Character Creation

Every writer is asked at some point, ‘Where do you get ideas for your characters?’ or, ‘Are your characters based on someone you know?’ In my view, characters are best created from the ground up, completely from scratch, no borrowed tidbits from friends or family or hybrids of people I know. This is what makes characters original and believable.

Here, I will describe some of the techniques I use when developing my characters, a few of which I practiced when working on Dawn Solstice.

After deciding on the sex and age of the protagonist, the setting and occasionally the dilemma, the process usually starts with a voice and this, as crazy as it sounds, involves eavesdropping on conversations that are going on in my head. These voices are not mine; they are imagined people, in imagined places, with imagined moods – they are my characters. I try to let the dialogue run as long as required to get a sense of the character’s voice. Occasionally, I will write these conversations down, but mostly I want to listen so that I can learn about how my characters speak, react and sound.

If I am having trouble ‘hearing’ a character, it is fun to write a page or two of narrative in first person. To do this, ensure that you switch off your internal editor so as not to interrupt the flow of the speech. Choose any topic you want to get a feel of how your characters sound and how they view the world, maybe have them discuss this blog post! This technique is great for developing backstory for characters. Have them describe their childhoods or a fear they had growing up, who their friends were or whether they were successful at school.

There are similar exercises to help you build character such as describing the contents of their pockets, their favourite book, preferred item of clothing, how they move and how they stand. All will give you a good base to work from when you begin your story.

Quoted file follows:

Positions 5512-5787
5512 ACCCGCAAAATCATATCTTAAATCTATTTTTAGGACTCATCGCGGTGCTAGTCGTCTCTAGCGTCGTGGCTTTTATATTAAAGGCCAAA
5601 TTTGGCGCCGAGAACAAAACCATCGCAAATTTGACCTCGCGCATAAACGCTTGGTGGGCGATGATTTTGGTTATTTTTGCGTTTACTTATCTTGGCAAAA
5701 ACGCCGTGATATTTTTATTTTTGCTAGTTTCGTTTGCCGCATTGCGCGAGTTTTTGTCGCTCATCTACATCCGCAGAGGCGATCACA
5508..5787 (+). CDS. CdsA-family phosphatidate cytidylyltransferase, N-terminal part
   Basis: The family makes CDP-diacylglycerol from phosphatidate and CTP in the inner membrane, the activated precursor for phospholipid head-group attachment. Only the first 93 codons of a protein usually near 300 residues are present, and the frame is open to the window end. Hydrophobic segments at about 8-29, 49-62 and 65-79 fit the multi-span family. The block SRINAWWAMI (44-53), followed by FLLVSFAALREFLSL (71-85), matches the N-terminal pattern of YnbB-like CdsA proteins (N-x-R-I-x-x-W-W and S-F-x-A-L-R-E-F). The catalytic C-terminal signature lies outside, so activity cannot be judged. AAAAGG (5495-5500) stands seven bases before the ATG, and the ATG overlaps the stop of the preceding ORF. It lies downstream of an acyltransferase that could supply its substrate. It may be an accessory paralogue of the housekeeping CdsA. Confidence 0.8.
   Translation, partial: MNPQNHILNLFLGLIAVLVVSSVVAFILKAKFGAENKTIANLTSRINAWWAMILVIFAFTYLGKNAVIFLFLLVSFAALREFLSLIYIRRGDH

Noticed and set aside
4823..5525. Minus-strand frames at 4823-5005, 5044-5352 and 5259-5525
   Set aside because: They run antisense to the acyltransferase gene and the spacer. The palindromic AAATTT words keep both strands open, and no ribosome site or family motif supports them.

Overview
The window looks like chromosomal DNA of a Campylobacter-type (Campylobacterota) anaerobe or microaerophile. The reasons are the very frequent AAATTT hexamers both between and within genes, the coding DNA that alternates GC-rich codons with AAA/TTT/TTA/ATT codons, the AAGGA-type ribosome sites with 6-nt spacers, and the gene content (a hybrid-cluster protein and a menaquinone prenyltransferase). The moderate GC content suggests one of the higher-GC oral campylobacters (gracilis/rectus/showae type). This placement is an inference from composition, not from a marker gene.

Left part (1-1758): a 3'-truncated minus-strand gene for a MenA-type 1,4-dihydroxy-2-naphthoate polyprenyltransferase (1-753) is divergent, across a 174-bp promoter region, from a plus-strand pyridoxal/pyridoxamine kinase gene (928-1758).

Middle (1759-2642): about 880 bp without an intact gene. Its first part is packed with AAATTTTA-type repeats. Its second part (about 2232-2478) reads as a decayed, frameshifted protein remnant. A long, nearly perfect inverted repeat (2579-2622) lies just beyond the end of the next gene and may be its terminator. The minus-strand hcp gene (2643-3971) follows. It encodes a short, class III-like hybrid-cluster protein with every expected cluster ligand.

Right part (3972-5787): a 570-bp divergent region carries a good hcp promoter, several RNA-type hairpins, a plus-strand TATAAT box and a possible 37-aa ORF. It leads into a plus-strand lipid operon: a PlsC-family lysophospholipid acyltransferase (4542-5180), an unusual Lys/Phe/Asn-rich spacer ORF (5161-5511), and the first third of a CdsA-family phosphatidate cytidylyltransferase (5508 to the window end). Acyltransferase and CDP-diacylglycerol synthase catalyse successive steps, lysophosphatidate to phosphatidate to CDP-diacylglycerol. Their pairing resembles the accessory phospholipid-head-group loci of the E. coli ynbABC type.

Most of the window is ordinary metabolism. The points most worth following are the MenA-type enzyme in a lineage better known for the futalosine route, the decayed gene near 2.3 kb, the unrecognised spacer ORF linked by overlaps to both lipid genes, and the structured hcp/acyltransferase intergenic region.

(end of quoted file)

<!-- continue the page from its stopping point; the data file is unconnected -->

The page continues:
The advantages of taking your time with characterisation are revealed when scene building and mood setting. Use character voice to give descriptive passages a deeper perspective. James Joyce was a master at this. The opening sentences in his short story, Clay, describe the kitchen as ‘spick and span’, a perfect way to introduce the voice of ‘cook’ in the narrative that also gives us a sense of place. There are many similar examples in Joyce’s writing that show (as if there could be any doubt) how well he worked on developing his characters.

It is worth bearing in mind, that although you’ll have done all this planning, a character can still surprise you. Sometimes, if you know your character well enough, you can write so deeply from her perspective that her actions may not be what you’d planned to happen. These are moments many writers refer to and occasionally can show a lack of planning but in the well-considered character, where the writer is in tune with that character’s voice and backstory, it can be a real opportunity to allow originality to shine.



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